In a food processor fitted with the metal blade, pulse the flour, sugar, baking powder, cinnamon, ginger, and salt together until combined.  Add the 5 tablespoons butter and pulse about 10 times, until the mixture looks like coarse bread crumbs with small pea-size pieces of butter.  Transfer to a large bowl.  (Or, alternatively, in a large bowl,  sift together the flour, sugar, baking powder, cinnamon, ginger and salt.  Using a pastry blender or 2 knives, cut the butter into the flour mixture just until the mixture looks like coarse bread crumbs with some small pea-size pieces of butter.)

In a medium bowl, whisk together the milk, pumpkin puree, and eggs.  Add to the flour mixture and whisk just until combined, but still a little lumpy.

If your waffle iron is not nonstick, lightly oil the grid.  Ladle some of the batter over the grid, close the lid, and cook until the waffle is golden brown, about 4 minutes.  Repeat with the remaining batter.

Thursday, October 31, 2013

Throwback Thursday

A long time ago, in a galaxy far, far away, I posted this blog and recipe for Halloween Bark.  Actually, it was 2010, but time sure flies when you're having fun.  I had forgotten about it until Deborah reminded me of this recipe and implored me to post it again.

So, in honor of Halloween and Throwback Thursday (how convenient), here goes...

Ready for Its Close Up

Food, like women, benefits from having a stylist.  As we all know, Jennifer Aniston doesn't wake up looking red carpet ready.  (Okay, so maybe the body is red carpet ready, but I'm sure she has puffy eyes first thing in the morning.  After all, she is over 40.)  Anyway, food, like Ms. Aniston, sometimes needs a little help to look its best.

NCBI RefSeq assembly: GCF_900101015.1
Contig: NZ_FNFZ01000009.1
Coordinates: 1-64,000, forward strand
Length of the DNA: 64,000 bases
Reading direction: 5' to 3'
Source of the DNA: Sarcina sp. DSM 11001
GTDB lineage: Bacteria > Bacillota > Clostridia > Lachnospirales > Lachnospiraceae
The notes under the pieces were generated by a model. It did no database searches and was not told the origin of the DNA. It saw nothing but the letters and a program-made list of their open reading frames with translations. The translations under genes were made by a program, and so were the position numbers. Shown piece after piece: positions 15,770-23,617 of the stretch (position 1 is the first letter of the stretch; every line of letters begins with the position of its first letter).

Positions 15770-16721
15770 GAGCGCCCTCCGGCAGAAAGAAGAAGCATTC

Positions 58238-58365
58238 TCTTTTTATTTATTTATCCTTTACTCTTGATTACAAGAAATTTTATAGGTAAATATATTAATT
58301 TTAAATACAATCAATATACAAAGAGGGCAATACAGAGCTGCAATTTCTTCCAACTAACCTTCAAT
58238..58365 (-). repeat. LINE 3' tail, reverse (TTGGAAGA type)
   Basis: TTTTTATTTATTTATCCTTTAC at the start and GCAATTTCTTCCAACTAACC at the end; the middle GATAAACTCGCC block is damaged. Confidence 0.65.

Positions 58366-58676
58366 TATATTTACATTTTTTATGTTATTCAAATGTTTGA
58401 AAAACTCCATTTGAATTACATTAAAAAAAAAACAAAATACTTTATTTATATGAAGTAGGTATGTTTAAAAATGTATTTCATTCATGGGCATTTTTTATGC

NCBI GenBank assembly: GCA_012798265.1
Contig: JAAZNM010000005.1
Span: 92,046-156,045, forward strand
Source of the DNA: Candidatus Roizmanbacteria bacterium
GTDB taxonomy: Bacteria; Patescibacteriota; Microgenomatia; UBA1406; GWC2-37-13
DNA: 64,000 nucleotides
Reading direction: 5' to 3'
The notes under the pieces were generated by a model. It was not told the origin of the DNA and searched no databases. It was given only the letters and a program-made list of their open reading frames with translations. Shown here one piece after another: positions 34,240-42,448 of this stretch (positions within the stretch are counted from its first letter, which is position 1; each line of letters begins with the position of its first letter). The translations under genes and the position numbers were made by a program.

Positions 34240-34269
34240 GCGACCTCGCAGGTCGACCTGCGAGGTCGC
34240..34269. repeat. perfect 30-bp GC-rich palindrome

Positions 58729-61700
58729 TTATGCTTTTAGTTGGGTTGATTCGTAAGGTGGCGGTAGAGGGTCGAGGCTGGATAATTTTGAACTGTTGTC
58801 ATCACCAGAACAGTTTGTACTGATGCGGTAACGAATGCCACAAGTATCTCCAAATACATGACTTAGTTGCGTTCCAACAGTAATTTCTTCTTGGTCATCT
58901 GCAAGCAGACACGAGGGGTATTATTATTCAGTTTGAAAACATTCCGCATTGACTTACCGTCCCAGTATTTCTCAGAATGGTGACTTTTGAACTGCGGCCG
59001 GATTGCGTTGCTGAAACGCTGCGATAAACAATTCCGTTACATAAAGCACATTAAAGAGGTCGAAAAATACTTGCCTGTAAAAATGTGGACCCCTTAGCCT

Enter the stylist.  The food stylist can make burnt toast look sexy.

It is not often that I make something that is photo ready.  As hard as I try to "style" the food on the plate, it usually falls short.  So it was just amazing to me that the Halloween Peanut Butter and Toffee Candy Bark featured in this month's Bon Appetit came out ready for its close up.

First of all, it was so easy to make.  Melted chocolate and chopped candy.  All the good stuff.  Reese's Peanut Butter Cups, Heath Bars,  Butterfingers, Reese's Pieces, Peanut M & M's.  Need I say more?  (It's a good thing I made this at 8:00 in the morning.  It just didn't seem right to have a Reese's for breakfast, though I considered it.)  Melt, spread, sprinkle, press.  Done.  So easy.